1 upvote
DaveMarx
By DaveMarx (Nov 9, 2012)

Not quite correct. You can certainly place restrictions on the use of those photos by others. You'll just pay more for, "You can't sell them to anyone else, for any purpose, forever," than you will for, "I only need exclusivity for garden products catalogs distributed in Canada for the next 5 years." If the photographer has other ways to earn a buck off the job, you'll likely pay less.

Don't get too hung up over control issues like, "Who gets the copyright?" Negotiations are always a matter of "who wants what, more," so don't want more than you really need.

0 upvotes
and all that jazz
By and all that jazz (Nov 9, 2012)

The way I see it, this is pretty much as you have stated.
When my daughter got married she and her husband got to choose any number of photos they wanted i.e. so much $ per photocopy in other words they never received any of the negatives and only the photos they paid for.
The photographer entered some of the photos in a professional photo competion and won, needless to say he the photographer didn't ask the bride & groom for permission to do so.
The thing is they didn't realize or read the small print in the contract that, the photographer had full rights to their images.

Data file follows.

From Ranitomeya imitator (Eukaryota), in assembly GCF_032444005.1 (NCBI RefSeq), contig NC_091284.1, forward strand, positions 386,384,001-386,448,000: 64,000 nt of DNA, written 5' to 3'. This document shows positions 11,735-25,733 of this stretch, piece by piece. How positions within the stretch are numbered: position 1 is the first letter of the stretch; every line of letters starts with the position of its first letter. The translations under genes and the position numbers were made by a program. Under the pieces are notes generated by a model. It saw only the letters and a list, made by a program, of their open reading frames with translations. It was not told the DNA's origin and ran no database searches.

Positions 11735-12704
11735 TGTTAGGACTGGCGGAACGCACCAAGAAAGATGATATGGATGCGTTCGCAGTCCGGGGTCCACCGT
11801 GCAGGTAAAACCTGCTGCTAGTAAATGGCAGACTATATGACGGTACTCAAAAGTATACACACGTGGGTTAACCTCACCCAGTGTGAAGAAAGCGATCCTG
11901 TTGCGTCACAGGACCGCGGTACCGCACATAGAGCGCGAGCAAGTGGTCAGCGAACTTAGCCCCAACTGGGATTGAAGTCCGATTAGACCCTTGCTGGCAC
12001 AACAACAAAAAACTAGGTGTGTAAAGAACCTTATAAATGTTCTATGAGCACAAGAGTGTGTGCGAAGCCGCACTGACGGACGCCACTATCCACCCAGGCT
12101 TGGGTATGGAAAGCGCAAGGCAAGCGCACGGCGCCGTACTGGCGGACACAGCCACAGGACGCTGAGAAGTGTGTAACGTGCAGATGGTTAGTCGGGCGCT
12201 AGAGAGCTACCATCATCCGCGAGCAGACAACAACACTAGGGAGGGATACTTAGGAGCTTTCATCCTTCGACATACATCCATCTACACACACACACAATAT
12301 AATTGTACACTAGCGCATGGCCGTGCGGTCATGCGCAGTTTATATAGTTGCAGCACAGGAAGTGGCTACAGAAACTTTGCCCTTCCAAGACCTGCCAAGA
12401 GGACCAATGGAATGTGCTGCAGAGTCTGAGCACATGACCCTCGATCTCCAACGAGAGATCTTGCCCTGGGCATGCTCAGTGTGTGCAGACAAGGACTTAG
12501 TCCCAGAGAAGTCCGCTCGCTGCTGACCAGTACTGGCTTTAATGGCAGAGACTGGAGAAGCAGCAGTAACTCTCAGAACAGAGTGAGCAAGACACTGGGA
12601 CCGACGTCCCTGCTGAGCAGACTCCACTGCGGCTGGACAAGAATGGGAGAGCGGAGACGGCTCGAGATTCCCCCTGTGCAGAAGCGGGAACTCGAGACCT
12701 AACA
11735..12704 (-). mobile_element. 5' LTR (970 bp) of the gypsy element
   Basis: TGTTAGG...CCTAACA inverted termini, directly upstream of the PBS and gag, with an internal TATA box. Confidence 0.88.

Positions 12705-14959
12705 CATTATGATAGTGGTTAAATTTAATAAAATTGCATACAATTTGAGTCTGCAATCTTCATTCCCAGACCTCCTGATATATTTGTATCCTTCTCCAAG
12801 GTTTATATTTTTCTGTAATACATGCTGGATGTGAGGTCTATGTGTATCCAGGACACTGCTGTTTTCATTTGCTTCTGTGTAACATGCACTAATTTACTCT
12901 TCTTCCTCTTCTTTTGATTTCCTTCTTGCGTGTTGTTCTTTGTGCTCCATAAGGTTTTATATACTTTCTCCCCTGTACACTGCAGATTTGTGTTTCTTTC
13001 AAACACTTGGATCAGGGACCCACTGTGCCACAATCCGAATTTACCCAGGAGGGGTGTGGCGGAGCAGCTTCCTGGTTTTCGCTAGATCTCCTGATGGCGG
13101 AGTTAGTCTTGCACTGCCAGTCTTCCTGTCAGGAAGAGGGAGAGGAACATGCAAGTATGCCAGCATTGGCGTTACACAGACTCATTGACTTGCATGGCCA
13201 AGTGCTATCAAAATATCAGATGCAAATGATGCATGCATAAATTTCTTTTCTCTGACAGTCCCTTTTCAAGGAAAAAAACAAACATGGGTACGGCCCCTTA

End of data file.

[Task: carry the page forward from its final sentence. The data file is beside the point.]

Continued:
This may have been something that this professional photographer had in his contracts as a standard clause, and or writes up in is wedding photo contracts.
I don't know what the law is in New Zealand regarding these matters

1 upvote
Roland Karlsson
By Roland Karlsson (Nov 9, 2012)

I dont think I want a wedding photographer to use photos of me and my wife without asking me first. I actually think I would get rather upset. Except maybe that he uses it in his window or in his studio to show his own work for potential customers.

0 upvotes
joe6pack
By joe6pack (Nov 9, 2012)

I must be missing something. If the photographer is being paid to take a photo, doesn't that mean he transferred the copyright to the buyer? Without the new law, can't the photographer pre-negotiate the contract before accepting the job?

1 upvote
stuntmonkey
By stuntmonkey (Nov 9, 2012)

Actually, under the old system, the copyright defaulted automatically to the commissioner of the work , and pre-1998, it didn't matter if they paid the photographer or not, because they commissioned the image, they automatically held the copyright. Presumably, what this does is swings the control back to the photographer; as the creator of the image, the photographer automatically has rights, and then can choose to assign them afterwards.

0 upvotes
Kodachrome200
By Kodachrome200 (Nov 9, 2012)

generally you had to sign a contract in canada granting copyright to the photographer before you commissioned them. this really saves people who dont know what threre doing and paperwork

0 upvotes
Sdaniella
By Sdaniella (Nov 9, 2012)

well, under the old law, any photographer dare suggest terms of pre-negotiated contract details risks NOT getting the commission at all, thus the commissioner can opt to hire those who have weak powerless contracts as the most appealing (employable).